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Jameson to sail for US in Admiral's Cup

10th January 1997
ON the eve of one of world's largest winter regattas, at Key West, Florida, the US Sailing Association has confirmed that Dun Laoghaire's Mumm 36, Jameson, will sail for the US in July's Admiral's Cup series off Cowes. In a disappointing start for the 1997 offshore year, it is looking increasingly clear that for only the second time in 10 years there will be no Irish team competing for the Admiral's Cup. Owner Tom Roche, of the Royal Irish YC, has been in negotiation with the American team since late last year. Jameson will be sailed by J22 and J24 world champion Chris Larson. Larson will use Key West as a warm up event on the professional circuit. The balance of the US AC team will not be finalised until the big boat trials in May.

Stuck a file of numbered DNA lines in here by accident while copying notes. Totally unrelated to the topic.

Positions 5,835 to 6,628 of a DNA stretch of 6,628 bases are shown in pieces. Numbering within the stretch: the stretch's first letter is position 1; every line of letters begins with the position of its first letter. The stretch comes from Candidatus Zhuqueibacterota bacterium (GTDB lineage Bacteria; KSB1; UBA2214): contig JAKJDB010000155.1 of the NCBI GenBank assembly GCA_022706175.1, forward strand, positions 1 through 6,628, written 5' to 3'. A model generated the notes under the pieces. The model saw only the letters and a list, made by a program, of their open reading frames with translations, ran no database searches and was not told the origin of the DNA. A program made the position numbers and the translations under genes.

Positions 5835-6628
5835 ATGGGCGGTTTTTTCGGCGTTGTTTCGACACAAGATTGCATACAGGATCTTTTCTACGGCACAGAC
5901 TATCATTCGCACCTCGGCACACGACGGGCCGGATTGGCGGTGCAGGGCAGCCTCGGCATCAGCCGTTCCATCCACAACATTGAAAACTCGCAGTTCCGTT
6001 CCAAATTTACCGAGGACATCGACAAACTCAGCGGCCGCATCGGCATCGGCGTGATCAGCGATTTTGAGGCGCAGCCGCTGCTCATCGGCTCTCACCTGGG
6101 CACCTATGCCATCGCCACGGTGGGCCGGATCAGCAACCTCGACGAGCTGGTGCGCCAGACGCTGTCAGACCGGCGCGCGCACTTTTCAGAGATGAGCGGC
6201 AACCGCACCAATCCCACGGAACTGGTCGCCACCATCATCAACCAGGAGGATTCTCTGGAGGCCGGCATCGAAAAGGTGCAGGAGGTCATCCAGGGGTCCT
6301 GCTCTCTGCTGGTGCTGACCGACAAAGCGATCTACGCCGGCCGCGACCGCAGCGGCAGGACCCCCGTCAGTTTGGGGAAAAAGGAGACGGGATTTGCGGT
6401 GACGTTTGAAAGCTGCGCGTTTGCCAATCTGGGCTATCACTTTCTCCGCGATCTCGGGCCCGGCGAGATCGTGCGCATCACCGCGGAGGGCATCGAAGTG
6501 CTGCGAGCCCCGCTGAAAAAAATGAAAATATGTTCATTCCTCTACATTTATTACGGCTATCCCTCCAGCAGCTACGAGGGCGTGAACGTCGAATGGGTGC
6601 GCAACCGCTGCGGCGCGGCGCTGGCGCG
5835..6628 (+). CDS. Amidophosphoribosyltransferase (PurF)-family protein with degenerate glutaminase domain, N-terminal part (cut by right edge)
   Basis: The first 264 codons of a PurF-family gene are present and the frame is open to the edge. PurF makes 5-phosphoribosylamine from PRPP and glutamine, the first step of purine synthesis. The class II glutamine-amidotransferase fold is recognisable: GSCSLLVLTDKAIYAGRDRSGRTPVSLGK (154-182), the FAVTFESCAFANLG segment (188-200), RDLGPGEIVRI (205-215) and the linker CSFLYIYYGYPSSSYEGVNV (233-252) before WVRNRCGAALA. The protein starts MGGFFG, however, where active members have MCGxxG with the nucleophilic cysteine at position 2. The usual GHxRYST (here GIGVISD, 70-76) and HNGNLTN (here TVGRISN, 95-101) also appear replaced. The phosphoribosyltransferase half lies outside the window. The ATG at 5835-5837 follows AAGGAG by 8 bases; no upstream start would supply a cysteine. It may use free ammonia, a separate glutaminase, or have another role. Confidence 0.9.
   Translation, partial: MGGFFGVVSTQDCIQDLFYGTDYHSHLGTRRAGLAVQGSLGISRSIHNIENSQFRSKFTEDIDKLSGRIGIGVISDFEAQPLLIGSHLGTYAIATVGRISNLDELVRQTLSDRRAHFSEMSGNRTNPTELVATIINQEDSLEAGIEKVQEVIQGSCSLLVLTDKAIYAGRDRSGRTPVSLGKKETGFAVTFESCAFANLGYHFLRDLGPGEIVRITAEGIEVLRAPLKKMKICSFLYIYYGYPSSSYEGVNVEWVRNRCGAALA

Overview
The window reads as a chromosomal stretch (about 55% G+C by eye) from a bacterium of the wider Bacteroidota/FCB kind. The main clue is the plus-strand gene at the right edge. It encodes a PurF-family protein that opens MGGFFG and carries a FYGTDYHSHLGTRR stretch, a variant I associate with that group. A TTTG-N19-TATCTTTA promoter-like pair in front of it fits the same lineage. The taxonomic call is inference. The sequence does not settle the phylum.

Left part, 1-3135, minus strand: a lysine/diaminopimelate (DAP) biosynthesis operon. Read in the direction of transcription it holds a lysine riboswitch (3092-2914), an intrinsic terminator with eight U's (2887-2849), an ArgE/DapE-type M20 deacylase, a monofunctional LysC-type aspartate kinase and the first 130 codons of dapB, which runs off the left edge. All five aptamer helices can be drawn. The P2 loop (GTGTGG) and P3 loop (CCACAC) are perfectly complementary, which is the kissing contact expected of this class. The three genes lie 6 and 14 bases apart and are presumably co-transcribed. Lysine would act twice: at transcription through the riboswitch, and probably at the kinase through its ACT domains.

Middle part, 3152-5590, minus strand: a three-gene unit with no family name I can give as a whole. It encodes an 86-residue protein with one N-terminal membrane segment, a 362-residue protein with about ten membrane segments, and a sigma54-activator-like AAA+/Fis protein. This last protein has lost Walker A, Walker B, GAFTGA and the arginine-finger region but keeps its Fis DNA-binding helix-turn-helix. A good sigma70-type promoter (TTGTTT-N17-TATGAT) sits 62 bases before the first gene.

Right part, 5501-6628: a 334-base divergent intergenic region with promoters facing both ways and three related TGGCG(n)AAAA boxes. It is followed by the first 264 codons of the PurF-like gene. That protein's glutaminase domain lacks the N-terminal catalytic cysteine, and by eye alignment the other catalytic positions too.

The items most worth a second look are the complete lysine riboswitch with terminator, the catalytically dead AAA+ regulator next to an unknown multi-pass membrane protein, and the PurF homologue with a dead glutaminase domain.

Roche said yesterday that, as well as himself, there were two other Irish sailors on the panel for the eight man crew, and he was hopeful they would all make the US team, allowable under AC rules. Pitman James Hynes (25), has flown out to race at Key West. Bowman Damien Foxall (24), is the third crew panellist. Irish Distillers welcomed the selection of Jameson yesterday: "The Mumm 36 Jameson is confirmed as the USA small boat for the Admiral's Cup, and the sponsorship of the 1997 campaign is in place," the company chairman, Richard Burrows, told The Irish Times yesterday. Jameson has finished a successful season in the US which yielded the Pacific championship and a class win in the San Francisco Big Boat series. In October she narrowly lost out on overall victory in the Mumm world championships to Germany's Thomas I Punkt. An ambitious 1997 programme also includes Key West in Florida, SORC in March and Punta Ala, Italy, for the world championships in June. Cash bonuses of up to £5,000 are on offer to Irish sailors who achieve top performances at Olympic qualifying regattas this season, as the Irish Sailing Association Olympic committee (ISA OC) embark on a £500,000 plan for Sydney 2000. Atlanta Olympic race winner Mark Lyttle, now an Olympic committee member, has said the odds are stacked against those sailors who decide only to undertake two and three year campaigns. The 2000 approach will be to broaden the base and to encourage as many as possible into Olympic sailing. The reality, however, is that only those sailors who have at least hit the top half of the fleet by. 1998 will be offered any real chance of campaign funding. The squad will be narrowed significantly in the course of 1998 and 1999 to a handful of full time sailors on professional campaigns. The international qualifying regattas for 1997 as well as a new card funding system and bonus payments were unveiled to over 60 sailors at a highly successful ISA forum in Howth Yacht Club last weekend. Speakers included Melbourne gold medallist Ronnie Delaney, who recounted his story and shared his views on what it took for success down under. Meanwhile, British Vendee Globe competitor Tony Bullimore, rescued yesterday by the Royal Australian Navy, will, despite hypothermia, dehydration, frost bite and a severed finger, be thanking his lucky stars that he is still alive. A decade ago, Bullimore was involved with a number of high speed sailing projects in these islands. In 1986, the former European yachtsman of the year was en route to Ireland to make an attempt for the Cork Dry Gin Round Ireland speed record trophy, but the record attempt never got started thanks to a 20 knot collision between a whale and Bullimore's 60 foot catamaran. An ill prepared yacht has been displayed by the RNLI at the London International Boat show as a reminder to yachtsmen to be more responsible for funding a service which they are most likely to require. Lifeboat services to those using the sea for pleasure continue to account for the largest total proportion of the statistics. A breakdown of the figures issued by RNLI Ireland shows that pleasure craft, sail, power and manual, accounted for 55 per cent of services during 1996, compared with 56 per cent in 1995.
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